Preventing Concrete Slabs or Floors from Cracking

There are two certainties in terms of concrete. It will strengthen and it invariably will crack. Actually, cracking is the most frequent causes of complaints regarding concrete.

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Concrete cracks for many reasons but usually cracking is the result of a combination of factors such as thermal contraction, drying shrinkage, applied loads, restraint (internal or external) to shortening and subgrade settlement.

However, cracking of the concrete cannot be prevented but at least this process can be controlled and reduced.

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How to Minimize Cracking in Concrete Floors or Slabs

a| Plastic – Shrinkage Cracks:

Usually, cracks that occur in concrete floors or slabs are plastic-shrinkage cracks and they are caused by loss of the water when the concrete is not cured yet.

This is caused by rapid evaporation of water and generally occurs before concrete surface final finishing on dried and windy days. Obviously, concrete surface moisture will evaporate fast and the water that rises within the concrete can replace it quickly.

Plastic-shrinkage cracks are of different sizes between few inches or centimeters and almost 10 feet or 3meters. You can easily prevent these cracks covering the concrete surface with plastic sheets or spraying water over it to replace the lost water. Also, you can use a spray-applied finishing aid to prevent the rapid loss of concrete surface moisture.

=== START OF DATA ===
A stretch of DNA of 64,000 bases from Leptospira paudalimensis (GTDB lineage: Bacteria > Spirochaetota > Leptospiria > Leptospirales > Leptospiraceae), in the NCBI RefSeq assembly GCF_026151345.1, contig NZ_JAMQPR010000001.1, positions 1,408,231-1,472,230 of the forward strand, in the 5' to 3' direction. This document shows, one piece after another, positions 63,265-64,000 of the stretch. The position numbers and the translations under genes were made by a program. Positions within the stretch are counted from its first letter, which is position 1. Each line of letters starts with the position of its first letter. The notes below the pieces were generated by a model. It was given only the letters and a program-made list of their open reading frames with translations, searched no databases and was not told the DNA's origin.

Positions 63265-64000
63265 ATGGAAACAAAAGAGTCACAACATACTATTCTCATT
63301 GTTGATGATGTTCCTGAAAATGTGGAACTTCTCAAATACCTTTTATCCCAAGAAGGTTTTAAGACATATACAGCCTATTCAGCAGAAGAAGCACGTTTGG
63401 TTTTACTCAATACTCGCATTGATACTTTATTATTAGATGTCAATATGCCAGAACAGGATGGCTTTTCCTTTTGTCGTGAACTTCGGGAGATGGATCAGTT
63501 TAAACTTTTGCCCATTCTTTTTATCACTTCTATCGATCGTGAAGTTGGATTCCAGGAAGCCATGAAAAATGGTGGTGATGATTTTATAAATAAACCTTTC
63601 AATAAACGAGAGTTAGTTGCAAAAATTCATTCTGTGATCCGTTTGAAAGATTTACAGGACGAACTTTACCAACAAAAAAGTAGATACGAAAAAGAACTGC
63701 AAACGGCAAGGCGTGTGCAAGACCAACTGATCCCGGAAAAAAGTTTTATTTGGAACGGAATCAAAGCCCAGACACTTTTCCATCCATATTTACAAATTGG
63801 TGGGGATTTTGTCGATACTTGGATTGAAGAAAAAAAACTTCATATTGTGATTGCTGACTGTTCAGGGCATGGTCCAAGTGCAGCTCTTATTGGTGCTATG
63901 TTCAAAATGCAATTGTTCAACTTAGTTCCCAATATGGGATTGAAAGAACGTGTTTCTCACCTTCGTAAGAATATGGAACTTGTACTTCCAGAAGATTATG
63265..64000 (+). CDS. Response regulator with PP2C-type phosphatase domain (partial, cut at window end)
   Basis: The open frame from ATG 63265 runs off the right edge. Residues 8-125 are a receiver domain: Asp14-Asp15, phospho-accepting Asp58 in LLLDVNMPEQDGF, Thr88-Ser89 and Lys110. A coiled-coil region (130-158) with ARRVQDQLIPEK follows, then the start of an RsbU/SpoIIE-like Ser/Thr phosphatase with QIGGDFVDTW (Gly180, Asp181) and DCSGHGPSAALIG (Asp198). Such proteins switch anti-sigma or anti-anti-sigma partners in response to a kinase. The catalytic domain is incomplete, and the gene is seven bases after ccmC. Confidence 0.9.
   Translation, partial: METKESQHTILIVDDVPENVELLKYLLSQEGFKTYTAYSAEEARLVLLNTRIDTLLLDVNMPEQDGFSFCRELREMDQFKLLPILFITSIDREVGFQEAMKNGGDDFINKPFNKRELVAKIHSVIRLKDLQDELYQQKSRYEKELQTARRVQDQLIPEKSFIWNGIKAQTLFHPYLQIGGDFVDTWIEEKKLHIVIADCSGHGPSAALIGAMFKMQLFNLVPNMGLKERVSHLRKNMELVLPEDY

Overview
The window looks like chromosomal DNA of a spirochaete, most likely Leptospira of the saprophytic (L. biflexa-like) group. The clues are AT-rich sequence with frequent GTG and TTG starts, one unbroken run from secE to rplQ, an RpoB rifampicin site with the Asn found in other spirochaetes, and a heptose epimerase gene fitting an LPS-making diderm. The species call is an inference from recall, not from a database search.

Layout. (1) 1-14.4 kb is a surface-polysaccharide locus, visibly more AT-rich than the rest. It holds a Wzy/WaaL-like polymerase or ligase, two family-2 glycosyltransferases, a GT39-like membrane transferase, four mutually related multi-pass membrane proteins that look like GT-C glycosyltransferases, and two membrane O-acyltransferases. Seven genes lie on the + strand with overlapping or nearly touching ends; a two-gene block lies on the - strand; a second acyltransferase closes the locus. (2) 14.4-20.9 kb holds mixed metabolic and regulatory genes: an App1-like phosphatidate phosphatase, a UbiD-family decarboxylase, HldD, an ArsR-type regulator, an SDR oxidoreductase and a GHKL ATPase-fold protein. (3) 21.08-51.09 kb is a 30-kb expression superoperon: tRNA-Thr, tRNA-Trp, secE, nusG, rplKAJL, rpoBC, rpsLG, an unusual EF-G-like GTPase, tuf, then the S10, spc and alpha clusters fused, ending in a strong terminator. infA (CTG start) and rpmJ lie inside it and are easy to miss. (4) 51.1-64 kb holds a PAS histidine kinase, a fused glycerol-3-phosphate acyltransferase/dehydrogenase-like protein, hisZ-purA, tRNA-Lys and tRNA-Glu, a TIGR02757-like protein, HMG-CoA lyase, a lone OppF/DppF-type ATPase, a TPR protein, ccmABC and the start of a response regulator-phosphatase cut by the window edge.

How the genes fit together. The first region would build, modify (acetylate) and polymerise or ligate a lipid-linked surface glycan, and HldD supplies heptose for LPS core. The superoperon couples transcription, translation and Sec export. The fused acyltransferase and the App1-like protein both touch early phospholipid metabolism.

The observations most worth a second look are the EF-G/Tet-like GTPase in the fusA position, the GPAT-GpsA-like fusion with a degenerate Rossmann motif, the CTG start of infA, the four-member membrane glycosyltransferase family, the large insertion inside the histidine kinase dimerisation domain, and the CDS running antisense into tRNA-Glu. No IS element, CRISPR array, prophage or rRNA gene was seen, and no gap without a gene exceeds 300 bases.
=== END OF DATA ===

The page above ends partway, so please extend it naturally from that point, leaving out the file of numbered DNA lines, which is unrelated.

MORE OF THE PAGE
b| Drying Shrinkage, Thermal Contraction Cracks:

These types of cracks occur after concrete hardening. In the hardening process, concrete shrinks at least 1/16 in. to a length of 10ft.

Using construction joints (concrete control joints) can prevent these cracks. They are used usually, to minimize cracking in concrete floors and slabs. You need to properly place and install these concrete control joints to minimize concrete cracking. Properly placed concrete control joints allow concrete to expand, shrink or contract freely, reducing its tendency to crack.

If you want to minimize the possibility of cracking, it is critical to plan in advance where and what kind of materials you will need to install your concrete control joints. It is extremely important that you do not skip these important preparatory steps.

There are three types of concrete control joints:

1| Concrete Construction Joints – They are made of steel, plastic (plastic bulkhead) or wood. Their role is to minimize cracking in concrete slabs. It is a good and commonly used practice to bond and continue concrete reinforcement through a concrete construction joint.

–   There are straight edged butt joints for light duty floors and slabs.

–   There are dowels or key-ways for slabs with heavy traffic. Their role is to transfer the load from one slab to another slab.

2| Concrete Expansion Joints (or Concrete Isolation Joints) – Concrete is a construction material with an outstanding resistance to compression but with a low tensile strength. Therefore, concrete is prone to cracks when it is affected by certain stretching forces.

Concrete expansion joints or concrete isolation joints are designed to provide relief from these tensile stresses that can cause an uncontrolled cracking. They allow the concrete to move freely as it expands or shrinks.

They are installed to isolate and separate the concrete slab from other parts of your building such as walls, columns, piers or footings.

They are usually made of asphalt-impregnated fiber sheeting and you can cut easily them to the desired size. Another used material is ISO-strip-off, a compressible foam strip.

3| Concrete Contraction Joints – Their main role is creation of weakened plans in the concrete surface to help regulate and control random cracks that will occur.

In fact, concrete contraction joints are advanced-planned cracks made by tooling a joint or saw cutting in the concrete.